We see these tactics again as the thugs hunt Daniel down for interfering with their dastardly karma. Vindictive and sour, Johnny and his boys abrasively present a violent thrashing and even a rock and roll-esque spin kick. They quickly get what’s coming to them however when Mr Miyagi jumps in to save Daniel smashing the posse of delinquents with the cool ease only a true Zen-fu Master could.
What really makes this film a gripping experience though, is seeing Daniel grow with his unorthodox training. As we watch him wax, sand and paint his way to exhaustion, we can’t help but feel awe for his determination. It’s a huge relief when Mr. Miyagi finally reveals the real world application of his strange training, giving us the “AHA!” epiphany moment of revelation we were anxious for! It is still unclear whether this was an intentional display of traditional martial arts applying functional and natural training, to better develop the warrior as a whole; or if it just happened to be a consequence of bringing a Japanese feel into western cinematics. Either way, it was a great success.
Personally, I felt that the apt use of the music score to emphasise both Daniel’s internal struggles and reflection helped bring it all together. By the time we arrive at the scene with Daniel training with his back to the horizon, I almost felt like being there training beside him.
Later on, at tournament time we get a nice array of tricks on screen, backed up by Joe Esposito’s infectious number “You’re The Best Around” and you just can’t help being drawn in.
While most of the punching we see is counter punching and fill-in for the kicks, there are some great highlights, best of which come from Darryl Vidal and his masterful spinning back kick and flurry of axe kicks. The cherry on the cake, is of course that now iconic “Crane technique” (invented by Vidal himself) that Daniel uses as his ultimate weapon.
Again with this classic we have to pay special homage to the inspiring use of its score to pull us into the scenes. From the training to the fighting, we are treated with engaging (even if a little cheesy by today’s standards!) music from start to finish.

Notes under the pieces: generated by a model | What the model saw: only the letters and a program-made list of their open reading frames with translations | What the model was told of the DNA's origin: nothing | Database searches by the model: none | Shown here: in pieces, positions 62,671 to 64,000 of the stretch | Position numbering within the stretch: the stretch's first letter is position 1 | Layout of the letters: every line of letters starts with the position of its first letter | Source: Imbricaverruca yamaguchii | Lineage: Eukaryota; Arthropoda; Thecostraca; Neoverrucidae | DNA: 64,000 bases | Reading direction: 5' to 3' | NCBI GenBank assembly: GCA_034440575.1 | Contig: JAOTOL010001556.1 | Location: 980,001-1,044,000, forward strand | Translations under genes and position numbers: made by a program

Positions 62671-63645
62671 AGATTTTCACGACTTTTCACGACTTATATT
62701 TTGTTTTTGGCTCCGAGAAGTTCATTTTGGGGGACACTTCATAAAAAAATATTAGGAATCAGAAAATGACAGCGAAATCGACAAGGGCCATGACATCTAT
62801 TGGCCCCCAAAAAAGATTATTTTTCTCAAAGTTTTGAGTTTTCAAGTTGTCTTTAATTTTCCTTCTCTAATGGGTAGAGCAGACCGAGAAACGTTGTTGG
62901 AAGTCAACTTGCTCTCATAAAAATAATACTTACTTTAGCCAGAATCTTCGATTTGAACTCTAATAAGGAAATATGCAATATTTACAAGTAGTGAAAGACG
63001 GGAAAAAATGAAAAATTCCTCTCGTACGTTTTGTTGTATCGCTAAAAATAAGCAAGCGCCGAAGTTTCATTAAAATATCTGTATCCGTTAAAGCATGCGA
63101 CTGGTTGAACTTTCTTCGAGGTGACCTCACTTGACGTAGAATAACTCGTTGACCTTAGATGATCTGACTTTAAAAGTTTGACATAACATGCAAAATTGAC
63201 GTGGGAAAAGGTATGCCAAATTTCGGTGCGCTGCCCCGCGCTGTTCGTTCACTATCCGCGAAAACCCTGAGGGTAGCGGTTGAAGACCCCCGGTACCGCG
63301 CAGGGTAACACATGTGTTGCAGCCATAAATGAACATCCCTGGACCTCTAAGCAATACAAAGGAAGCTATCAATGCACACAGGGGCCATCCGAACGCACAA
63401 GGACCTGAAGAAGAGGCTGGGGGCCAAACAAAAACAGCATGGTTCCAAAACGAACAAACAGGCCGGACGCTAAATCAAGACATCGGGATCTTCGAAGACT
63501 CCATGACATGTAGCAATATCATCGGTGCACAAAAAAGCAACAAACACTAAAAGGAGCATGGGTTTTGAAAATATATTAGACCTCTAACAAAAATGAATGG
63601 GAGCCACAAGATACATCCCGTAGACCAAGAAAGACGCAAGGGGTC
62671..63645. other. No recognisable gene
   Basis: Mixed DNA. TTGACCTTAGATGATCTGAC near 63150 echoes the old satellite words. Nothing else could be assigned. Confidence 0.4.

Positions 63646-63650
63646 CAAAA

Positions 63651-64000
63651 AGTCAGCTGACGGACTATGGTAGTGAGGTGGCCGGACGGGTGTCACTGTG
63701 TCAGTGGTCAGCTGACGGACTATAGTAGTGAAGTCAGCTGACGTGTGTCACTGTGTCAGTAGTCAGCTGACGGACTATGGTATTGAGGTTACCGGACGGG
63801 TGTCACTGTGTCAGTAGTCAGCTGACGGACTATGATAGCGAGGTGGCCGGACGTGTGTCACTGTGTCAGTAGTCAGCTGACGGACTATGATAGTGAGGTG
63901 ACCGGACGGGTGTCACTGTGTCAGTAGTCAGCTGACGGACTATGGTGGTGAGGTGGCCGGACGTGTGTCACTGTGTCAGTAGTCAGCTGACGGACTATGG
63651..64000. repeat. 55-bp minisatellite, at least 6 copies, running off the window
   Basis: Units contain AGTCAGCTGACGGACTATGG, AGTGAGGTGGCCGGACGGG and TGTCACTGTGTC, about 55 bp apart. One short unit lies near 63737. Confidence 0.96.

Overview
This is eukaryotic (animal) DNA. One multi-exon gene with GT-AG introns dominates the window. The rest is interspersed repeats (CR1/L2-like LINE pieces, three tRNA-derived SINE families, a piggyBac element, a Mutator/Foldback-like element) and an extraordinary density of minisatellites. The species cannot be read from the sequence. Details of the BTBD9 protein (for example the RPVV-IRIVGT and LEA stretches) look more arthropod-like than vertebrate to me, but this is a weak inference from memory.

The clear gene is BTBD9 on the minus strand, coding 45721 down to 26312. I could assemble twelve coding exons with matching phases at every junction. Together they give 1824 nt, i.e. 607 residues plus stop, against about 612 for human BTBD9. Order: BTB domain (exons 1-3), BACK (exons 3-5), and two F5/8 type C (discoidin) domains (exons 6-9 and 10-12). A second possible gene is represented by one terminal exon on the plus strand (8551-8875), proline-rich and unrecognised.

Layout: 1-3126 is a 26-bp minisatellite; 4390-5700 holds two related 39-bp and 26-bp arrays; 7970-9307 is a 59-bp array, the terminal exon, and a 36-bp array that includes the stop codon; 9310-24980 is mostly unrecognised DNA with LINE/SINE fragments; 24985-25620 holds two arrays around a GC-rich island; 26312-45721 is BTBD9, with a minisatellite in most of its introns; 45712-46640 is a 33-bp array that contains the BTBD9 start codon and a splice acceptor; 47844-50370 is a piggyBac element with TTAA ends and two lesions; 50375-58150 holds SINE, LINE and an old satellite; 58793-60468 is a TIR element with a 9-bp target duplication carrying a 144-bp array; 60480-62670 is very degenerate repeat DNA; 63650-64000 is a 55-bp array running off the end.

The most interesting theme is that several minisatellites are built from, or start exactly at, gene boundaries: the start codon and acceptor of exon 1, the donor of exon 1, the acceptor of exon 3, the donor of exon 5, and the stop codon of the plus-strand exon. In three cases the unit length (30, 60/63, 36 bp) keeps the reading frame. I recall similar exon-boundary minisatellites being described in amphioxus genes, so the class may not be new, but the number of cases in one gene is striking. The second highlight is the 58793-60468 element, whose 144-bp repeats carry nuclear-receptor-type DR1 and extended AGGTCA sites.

While not as flashy or daring as some of martial arts titles that came before or after, it still managed to become a huge sensation of the times. It’s a classic for Western martial arts movies and has earned its place by emotionally moving so many martial artists and movie enthusiasts alike. This family flick might well stick out like a sore thumb today with its juvenile dramatics and light comedy, but its theme endures and we love it all the same. This is a movie then that teaches humility through empathy, a must watch for those who like a little drama mixed in with their kicks.
- Ralph Macchio seemed early on to have discovered the fountain of youth, if you re-watch the movie now, it may well be in disbelief as he was already 22 when he played the role of Daniel.
- The crane technique used by both Miyagi and Daniel, was a suggestion made by Darryl Vidal that corresponded with what choreographer Pat E. Johnson had in mind, even though it’s not actually related to any of the crane styles of Kung fu, or Okinawan Karate.
- Pat E. Johnson was the stunt coordinator and helped choreograph “Mortal Combat” and the Original “Teenage Mutant Ninja Turtles”.